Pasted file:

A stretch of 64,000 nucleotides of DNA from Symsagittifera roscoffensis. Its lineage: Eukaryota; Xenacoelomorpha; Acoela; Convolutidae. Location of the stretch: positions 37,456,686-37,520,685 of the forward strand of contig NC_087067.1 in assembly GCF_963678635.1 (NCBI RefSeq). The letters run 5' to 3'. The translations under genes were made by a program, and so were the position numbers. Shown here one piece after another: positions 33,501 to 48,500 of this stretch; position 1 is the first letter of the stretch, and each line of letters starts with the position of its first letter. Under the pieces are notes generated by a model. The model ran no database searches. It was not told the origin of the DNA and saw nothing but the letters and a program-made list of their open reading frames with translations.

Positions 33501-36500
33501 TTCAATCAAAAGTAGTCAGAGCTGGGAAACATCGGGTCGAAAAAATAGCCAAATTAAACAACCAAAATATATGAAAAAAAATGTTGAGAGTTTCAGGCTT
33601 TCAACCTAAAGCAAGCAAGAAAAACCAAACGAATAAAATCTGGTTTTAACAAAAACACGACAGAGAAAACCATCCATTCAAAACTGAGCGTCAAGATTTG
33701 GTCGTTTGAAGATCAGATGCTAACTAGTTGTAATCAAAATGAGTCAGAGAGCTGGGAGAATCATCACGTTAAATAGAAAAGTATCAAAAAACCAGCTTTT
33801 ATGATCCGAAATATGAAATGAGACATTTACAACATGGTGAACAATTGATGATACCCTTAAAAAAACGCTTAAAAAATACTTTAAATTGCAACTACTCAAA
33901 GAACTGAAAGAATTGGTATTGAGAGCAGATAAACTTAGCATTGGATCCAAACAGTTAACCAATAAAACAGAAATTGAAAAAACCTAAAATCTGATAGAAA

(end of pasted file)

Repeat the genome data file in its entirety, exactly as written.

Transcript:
A stretch of 64,000 nucleotides of DNA from Symsagittifera roscoffensis. Its lineage: Eukaryota; Xenacoelomorpha; Acoela; Convolutidae. Location of the stretch: positions 37,456,686-37,520,685 of the forward strand of contig NC_087067.1 in assembly GCF_963678635.1 (NCBI RefSeq). The letters run 5' to 3'. The translations under genes were made by a program, and so were the position numbers. Shown here one piece after another: positions 33,501 to 48,500 of this stretch; position 1 is the first letter of the stretch, and each line of letters starts with the position of its first letter. Under the pieces are notes generated by a model. The model ran no database searches. It was not told the origin of the DNA and saw nothing but the letters and a program-made list of their open reading frames with translations.

Positions 33501-36500
33501 TTCAATCAAAAGTAGTCAGAGCTGGGAAACATCGGGTCGAAAAAATAGCCAAATTAAACAACCAAAATATATGAAAAAAAATGTTGAGAGTTTCAGGCTT
33601 TCAACCTAAAGCAAGCAAGAAAAACCAAACGAATAAAATCTGGTTTTAACAAAAACACGACAGAGAAAACCATCCATTCAAAACTGAGCGTCAAGATTTG
33701 GTCGTTTGAAGATCAGATGCTAACTAGTTGTAATCAAAATGAGTCAGAGAGCTGGGAGAATCATCACGTTAAATAGAAAAGTATCAAAAAACCAGCTTTT
33801 ATGATCCGAAATATGAAATGAGACATTTACAACATGGTGAACAATTGATGATACCCTTAAAAAAACGCTTAAAAAATACTTTAAATTGCAACTACTCAAA
33901 GAACTGAAAGAATTGGTATTGAGAGCAGATAAACTTAGCATTGGATCCAAACAGTTAACCAATAAAACAGAAATTGAAAAAACCTAAAATCTGATAGAAA